Deer are able to adapt in the rain and are not much affected by the rain due to certain characteristics. The rain stimulates their senses and confidence, for example, they have a stronger sense of smell in the rain. Their thick fur keeps them warm, even in harsh and very cold weather conditions.

    Additionally, deer bedding sites can be found in locations with a thermal cover. These areas are sheltered from the rain and wind, usually in thick shrubs, stands of conifer trees and other very tall trees.

     

     

     

    Do Deer Lay Down To Sleep?

    Deer usually lie down when they want to sleep. This is because they lose muscle control while sleeping and are not able to lock their legs to remain standing, the same way that elephants do. This usually makes the sleeping down on the ground serve a dual function – as a place to sleep or rest, and to ruminate their food.

    While the deer is lying down during sleep, it typically folds its legs upwards beside its body. Its head is left raised so that the deer is able to smell and hear as much as possible. In this position, the deer will chew their food, groom themselves, rest, and sleep.

     

    How Long Do Deer Sleep Per Day?

    Deer do not spend a lot of time sleeping. This wildlife sleep in stretches of only a few minutes at a time.

    Young deer play all day and sleep the night through. Adult deer try to snooze during the day as well and do their deer duties like foraging for food and feeding mainly at night.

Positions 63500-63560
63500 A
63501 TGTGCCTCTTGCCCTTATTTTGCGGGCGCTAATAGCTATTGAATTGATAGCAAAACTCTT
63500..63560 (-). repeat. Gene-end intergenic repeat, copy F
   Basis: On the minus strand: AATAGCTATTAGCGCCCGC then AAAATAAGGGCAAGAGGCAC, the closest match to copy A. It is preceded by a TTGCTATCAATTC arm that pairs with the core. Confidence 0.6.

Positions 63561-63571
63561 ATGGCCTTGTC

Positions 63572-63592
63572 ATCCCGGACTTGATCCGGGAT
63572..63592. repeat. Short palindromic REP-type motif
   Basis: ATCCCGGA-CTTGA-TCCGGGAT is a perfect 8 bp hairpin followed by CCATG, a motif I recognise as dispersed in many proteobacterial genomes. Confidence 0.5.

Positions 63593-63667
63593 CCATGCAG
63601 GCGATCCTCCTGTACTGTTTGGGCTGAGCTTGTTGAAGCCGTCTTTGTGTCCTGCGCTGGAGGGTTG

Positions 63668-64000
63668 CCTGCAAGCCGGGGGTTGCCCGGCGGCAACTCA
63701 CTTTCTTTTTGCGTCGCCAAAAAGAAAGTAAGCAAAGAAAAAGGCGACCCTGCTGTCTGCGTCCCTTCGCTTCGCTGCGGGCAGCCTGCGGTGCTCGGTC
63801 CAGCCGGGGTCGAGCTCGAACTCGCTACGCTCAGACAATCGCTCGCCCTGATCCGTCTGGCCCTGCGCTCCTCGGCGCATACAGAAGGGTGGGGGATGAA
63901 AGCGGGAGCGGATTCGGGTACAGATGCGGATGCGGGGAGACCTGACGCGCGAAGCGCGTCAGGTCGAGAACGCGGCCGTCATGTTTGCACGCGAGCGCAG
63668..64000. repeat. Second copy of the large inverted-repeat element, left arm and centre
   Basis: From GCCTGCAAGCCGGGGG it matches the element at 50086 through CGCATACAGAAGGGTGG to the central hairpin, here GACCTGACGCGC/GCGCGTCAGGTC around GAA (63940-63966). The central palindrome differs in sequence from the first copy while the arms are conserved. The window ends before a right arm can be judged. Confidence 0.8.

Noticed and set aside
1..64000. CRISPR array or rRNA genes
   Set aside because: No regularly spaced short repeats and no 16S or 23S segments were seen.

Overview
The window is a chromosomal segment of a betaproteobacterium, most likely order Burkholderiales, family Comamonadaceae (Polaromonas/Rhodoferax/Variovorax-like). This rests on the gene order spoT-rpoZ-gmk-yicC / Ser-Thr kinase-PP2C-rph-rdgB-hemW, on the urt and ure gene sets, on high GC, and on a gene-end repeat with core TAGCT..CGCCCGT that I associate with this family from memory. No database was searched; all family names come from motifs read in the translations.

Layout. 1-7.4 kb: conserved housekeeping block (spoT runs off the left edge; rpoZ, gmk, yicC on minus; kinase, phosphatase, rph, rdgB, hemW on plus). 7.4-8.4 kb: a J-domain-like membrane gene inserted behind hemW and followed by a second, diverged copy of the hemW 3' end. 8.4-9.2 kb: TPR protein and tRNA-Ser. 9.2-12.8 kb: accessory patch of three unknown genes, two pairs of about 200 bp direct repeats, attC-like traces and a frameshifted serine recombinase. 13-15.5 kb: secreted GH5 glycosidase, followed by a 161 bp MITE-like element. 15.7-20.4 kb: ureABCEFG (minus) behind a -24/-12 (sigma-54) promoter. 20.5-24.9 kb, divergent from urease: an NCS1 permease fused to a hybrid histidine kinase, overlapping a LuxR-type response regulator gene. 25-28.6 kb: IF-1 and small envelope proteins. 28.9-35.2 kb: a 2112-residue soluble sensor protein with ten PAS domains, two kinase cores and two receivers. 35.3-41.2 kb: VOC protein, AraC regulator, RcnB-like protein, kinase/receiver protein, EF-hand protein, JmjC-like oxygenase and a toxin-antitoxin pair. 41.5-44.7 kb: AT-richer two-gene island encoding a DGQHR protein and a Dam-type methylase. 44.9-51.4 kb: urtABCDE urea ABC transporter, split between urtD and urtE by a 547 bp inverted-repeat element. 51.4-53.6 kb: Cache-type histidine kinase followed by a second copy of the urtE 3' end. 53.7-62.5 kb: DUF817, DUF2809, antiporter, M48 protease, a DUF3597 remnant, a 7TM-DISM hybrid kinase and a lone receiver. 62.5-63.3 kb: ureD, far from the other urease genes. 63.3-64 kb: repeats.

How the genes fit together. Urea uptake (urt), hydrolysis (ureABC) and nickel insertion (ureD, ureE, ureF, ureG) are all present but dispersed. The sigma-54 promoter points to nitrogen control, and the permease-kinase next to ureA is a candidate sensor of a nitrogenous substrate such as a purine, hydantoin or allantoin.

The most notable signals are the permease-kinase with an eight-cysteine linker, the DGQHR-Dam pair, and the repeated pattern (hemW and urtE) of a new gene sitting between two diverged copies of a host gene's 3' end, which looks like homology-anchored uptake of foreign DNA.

Because deer fall prey to many carnivores, they are usually alert, especially when bedded down. Studies have shown that deer sleep an average of around 4.5 hours a day and only 30 minutes in a deep sleep state (REM). Some researchers confirm that the best description of how deer sleep is drowsiness, which means that they are neither completely awake nor fully asleep.

    Deer do not restrict their sleeping periods to nighttime, but alternate bedding with feeding and ruminating (i.e. chewing their food) throughout the 24-hour cycle.

     

    Do Deer Sleep Together?

    Deer are social animals that travel, rest, and sleep together as a family. Does (female deer) stay and sleep with their offspring. Sometimes a doe that has no fawns might be spotted alone, and also bucks (male deer) can often go their separate ways, especially during the rut. But overall, it is far more common to see deer in groups, especially does which typically travel in family groups.

    During the cold season, particularly in winter, does often form into larger bands with their offspring, and sometimes even the offspring of the offspring for a multi-generation family group, where they sleep together to keep them warm. Bucks, on the other hand, stick in bachelor groups for the most part of the year.

    During the winter and times of deep snow cover, multiple deer will bed together. They create mass bedding sites where there is sufficient protection from the elements.

     

     

    The highly skilled and experienced technicians at Westchester Wildlife can get rid of deer on your property using safe, quick, and effective methods of trapping and removal. So if you have a deer problem, contact our wildlife specialists today for a free quote!